Stronger Labor Unions Could Do a Lot of Good

Nothing else has been able to stop the decline in workers' bargaining power.

Not much of a threat these days.

Source: Kim Vintage Stock/Corbis/Getty Images

It's pretty well known that U.S. workers have lost a lot of bargaining power over the past few decades. Wage gains, for example, haven’t kept pace with rising productivity:

Clearly, workers have been unable to take home a fair share of the new value they were creating. Why? One big potential culprit is the decline of labor unions. Unions use strikes and other collective action as a bargaining chip to force employers to raise wages. For this reason, union workers get paid about 22 percent more than non-unionized workers. Even non-union workers often benefit from unions setting the bar higher for wages. But unionization rates, never more than 50 percent, have declined to a negligible level in the U.S. private sector:

Why has this happened? This question is endlessly debated. Some blame government policy changes -- the Taft-Hartley Act of 1947 outlawed certain union tactics and made it easier for states to enact anti-union laws, while various regulatory changes weakened unions’ bargaining ability. Others blame globalization and increased international competition, which forced U.S. companies such as automakers to cut costs or die. There are other explanations as well. Given that unionization rates are higher in other countries, but have also been declining, it’s likely that a mix of these factors is at work.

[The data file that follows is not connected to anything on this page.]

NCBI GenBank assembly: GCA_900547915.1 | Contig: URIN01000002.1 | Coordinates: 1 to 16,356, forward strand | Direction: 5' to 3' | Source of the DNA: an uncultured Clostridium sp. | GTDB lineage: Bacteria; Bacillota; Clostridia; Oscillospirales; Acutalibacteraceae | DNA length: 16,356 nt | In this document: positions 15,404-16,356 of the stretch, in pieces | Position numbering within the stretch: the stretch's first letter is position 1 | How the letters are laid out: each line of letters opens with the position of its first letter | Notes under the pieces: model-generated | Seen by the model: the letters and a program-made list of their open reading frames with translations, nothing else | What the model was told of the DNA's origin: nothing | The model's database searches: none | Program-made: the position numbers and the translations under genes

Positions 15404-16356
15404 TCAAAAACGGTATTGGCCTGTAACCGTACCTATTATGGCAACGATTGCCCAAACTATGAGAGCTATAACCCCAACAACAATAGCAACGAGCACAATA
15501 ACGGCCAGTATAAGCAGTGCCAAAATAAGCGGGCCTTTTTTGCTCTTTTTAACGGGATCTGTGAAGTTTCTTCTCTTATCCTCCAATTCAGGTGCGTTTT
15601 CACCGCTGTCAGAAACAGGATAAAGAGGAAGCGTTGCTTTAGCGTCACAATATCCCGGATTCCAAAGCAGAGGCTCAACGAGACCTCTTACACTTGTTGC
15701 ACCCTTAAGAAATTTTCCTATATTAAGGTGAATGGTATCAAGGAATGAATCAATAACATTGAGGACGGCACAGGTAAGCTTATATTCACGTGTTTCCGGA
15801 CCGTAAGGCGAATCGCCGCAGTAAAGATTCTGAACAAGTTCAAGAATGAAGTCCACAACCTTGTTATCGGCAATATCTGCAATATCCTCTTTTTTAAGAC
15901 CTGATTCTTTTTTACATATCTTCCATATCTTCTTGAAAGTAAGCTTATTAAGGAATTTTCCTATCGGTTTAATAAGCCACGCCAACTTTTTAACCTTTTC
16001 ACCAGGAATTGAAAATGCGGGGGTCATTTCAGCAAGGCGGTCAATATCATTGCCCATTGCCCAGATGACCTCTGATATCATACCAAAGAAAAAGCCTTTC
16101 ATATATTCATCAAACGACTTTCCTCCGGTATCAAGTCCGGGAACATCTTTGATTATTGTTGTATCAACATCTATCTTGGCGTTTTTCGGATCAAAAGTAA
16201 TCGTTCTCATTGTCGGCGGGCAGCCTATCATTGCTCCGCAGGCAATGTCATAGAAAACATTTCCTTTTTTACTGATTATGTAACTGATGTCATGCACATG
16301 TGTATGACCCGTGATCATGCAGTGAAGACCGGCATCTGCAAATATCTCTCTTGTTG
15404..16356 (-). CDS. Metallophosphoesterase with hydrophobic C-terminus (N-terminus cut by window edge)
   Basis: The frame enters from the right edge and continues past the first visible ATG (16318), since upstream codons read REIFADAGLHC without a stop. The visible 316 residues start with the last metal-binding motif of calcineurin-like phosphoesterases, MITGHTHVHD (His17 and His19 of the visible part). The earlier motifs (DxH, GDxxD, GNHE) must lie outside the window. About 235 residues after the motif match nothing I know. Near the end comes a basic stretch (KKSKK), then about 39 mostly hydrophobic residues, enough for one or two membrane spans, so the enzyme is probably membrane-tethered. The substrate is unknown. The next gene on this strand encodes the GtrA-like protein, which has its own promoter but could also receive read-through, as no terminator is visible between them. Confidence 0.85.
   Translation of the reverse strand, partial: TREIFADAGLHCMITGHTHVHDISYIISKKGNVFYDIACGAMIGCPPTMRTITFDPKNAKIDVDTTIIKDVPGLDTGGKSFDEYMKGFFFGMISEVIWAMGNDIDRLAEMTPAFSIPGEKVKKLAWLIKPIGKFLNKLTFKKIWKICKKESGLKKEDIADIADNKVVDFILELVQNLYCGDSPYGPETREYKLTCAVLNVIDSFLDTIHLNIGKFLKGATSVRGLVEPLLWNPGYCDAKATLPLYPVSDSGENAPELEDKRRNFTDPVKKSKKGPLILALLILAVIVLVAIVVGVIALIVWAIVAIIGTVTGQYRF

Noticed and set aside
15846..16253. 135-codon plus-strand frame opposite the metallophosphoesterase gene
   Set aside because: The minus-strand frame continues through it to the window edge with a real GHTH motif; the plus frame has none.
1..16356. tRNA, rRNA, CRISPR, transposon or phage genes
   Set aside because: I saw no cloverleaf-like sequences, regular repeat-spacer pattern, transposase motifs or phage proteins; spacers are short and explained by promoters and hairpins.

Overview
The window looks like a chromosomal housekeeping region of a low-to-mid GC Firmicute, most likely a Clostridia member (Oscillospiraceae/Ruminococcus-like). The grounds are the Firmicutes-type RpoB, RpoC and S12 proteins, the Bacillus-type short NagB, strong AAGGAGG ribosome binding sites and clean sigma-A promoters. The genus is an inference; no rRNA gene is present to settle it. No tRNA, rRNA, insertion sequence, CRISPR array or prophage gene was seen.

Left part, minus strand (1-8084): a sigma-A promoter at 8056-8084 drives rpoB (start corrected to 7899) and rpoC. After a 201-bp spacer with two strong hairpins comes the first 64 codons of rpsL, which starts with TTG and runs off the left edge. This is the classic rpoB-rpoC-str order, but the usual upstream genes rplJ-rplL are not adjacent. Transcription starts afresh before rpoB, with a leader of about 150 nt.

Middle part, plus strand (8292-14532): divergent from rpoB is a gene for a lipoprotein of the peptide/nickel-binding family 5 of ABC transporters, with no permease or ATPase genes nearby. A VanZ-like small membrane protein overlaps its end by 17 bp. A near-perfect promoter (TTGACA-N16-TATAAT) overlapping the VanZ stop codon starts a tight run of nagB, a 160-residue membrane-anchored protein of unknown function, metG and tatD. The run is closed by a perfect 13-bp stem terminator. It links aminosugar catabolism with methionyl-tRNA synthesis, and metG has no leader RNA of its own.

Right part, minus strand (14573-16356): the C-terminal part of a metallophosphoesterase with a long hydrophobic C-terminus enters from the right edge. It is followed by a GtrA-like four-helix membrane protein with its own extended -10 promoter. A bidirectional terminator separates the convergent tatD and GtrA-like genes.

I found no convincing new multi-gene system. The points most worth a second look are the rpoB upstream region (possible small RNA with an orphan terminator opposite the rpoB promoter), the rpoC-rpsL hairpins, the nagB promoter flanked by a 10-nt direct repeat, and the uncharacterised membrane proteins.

This is an important debate, but a more important question is: What, if anything, can be done to restore unions to their former place of importance in the U.S. economy?

Changing the laws and the regulatory climate to be more union-friendly would undoubtedly help, but even if that happened -- and with Republicans in control of all branches of government, it seems very unlikely -- it wouldn’t solve the problem overnight. U.S. private-sector workers would have to be re-unionized from scratch. At the very least, unions will have to learn how to appeal to a workers who have become used to bargaining on their own. And if globalization or other structural factors in the economy continue to create a headwind for organized labor, unions will have to find new value propositions that don’t involve raising wages to levels that make American companies globally uncompetitive.